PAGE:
Traditional Hypotheses on Aetiopathology
Because genetic susceptibility varies strongly amongst different ethnicities, and because the overall gene pool did not substantially change over the last decades, the obesity and diabetes epidemic was assumed resulting mainly from detrimental environment factors, such as food availabilities, diet habits, or sedentary lifestyles.
Carbohydrate Nutritional Factors
Several studies have described a nutritional dependence of MetS features such as hypertriglyceridaemia and other lipid traits (primarily low-density lipoprotein, LDL), and insulin secretion (Lofgren et al., 2005; Volek and Feinman, 2005; Volek et al., 2005; Forsythe et al., 2008). Caloric restriction exerted by means of very low carbohydrate diets also reduces a range of pro-inflammatory markers when a reduction in adipose tissue can be reached. In reverse direction, high-calorie diet is inductive of obesity within a one-week span, and also correlated with elevated sympathetic activity (da Silva et al., 2014). It has, from this perspective, been argued that MetS manifestation is a consequence of high carbohydrate intake, as it attenuates high fasting glucose levels, triggers insulin secretion, contributes to high plasma triglycerides, attenuates the HDL proportion and supports high blood pressure (Volek and Feinman, 2005; Westman et al., 2007). A further transitional state toward MetS is seen in the development of a fatty liver disease (NAFLD), including dyslipidaemia, associated with sedentary life style and lack of physical exercise (Pinto et al., 2015). High carbohydrate intake is typically associated with microbiotic fermentation of nondigestible polysaccharides, which are transformed into better manageable short chain fatty acids (SFCAs, acetate, propionate, and butyrate) that, however, increase reactive oxygen species (ROS), pro-inflammatory cytokines, decrease gut membrane integrity, and induce epigenetic modifications via inhibition of histone deacetylases, thus reducing respective gene expression (Tan et al., 2014).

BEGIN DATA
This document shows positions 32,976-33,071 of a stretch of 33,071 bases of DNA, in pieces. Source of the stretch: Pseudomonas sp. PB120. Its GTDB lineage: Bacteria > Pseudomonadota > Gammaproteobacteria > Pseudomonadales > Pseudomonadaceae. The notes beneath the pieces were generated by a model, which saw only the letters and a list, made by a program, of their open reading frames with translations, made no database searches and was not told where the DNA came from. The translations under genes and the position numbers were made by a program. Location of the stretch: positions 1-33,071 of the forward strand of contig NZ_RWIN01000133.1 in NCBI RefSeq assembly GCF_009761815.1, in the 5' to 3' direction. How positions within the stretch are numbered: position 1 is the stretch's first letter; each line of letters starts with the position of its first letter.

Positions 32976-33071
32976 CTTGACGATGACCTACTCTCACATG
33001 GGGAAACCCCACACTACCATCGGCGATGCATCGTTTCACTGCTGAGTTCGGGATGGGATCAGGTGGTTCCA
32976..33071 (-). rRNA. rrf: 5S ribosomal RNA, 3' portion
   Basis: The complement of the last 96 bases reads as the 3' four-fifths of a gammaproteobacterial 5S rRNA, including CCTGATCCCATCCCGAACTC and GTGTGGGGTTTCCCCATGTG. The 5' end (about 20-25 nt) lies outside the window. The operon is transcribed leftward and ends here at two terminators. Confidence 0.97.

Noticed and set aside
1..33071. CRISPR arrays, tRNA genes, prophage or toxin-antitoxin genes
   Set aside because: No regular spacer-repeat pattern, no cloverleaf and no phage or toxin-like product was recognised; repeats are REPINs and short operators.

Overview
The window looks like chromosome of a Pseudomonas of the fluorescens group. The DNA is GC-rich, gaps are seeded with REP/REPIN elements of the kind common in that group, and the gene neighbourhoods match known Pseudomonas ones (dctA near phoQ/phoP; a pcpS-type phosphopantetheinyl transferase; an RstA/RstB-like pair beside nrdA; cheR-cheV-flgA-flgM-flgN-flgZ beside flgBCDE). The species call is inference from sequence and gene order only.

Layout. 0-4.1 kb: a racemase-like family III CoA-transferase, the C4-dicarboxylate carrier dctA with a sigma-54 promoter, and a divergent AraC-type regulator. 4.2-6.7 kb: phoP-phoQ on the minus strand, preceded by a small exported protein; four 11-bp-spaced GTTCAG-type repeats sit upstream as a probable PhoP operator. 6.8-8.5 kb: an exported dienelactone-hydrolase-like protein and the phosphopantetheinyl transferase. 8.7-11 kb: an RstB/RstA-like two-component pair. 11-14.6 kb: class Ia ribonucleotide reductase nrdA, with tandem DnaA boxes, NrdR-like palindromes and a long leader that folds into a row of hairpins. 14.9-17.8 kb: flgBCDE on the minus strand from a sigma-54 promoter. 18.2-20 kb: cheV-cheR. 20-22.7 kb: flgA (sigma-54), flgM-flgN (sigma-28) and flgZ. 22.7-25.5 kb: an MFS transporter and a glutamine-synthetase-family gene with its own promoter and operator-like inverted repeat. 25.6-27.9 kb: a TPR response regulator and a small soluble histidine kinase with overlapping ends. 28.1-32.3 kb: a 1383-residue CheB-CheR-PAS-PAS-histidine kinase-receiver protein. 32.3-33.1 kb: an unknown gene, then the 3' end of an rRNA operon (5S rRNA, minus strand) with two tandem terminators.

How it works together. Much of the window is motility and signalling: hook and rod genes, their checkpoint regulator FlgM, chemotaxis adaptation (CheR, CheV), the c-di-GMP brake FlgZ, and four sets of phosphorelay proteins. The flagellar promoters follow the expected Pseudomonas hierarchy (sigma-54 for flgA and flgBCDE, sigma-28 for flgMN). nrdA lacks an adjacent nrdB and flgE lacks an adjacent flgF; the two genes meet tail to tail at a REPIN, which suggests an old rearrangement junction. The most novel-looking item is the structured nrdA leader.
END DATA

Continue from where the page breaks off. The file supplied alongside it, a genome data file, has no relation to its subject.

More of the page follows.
Fatty Diet Consumption and Fat Uptake
Another theoretical approach assigns priority to evidence stating fatty diet in first place rather than carbohydrates, although there is on-going controversy as to which of the two is more detrimental. Animal evidence suggests that consumption of saturated fat and high-cholesterol diet resembling animal fats is able to induce NAFLD, consistent with hepatic fat accumulation and inflammation (non-alcoholic steatohepatitis, NASH) as manifestation of MetS (Pavlov and Tracey, 2012; Mells et al., 2015). Experimental results suggest that cholesterol is correlated with leptin, interleukin-6 (IL-6), liver weight and liver weight/body weight ratio, fibrosis and α-smooth muscle actin (α-SMA) (a marker of myofibroblast formation) in the liver. The alternative view (Mells et al., 2015) argues that a lower carbohydrate and higher fat diet is more favorable in terms of reduction of abdominal and intramuscular fat deposition and the prevention of T2DM. Intervention studies relate this to more favorable fasting insulin and glucose levels, as well as activation of pancreatic β-cells.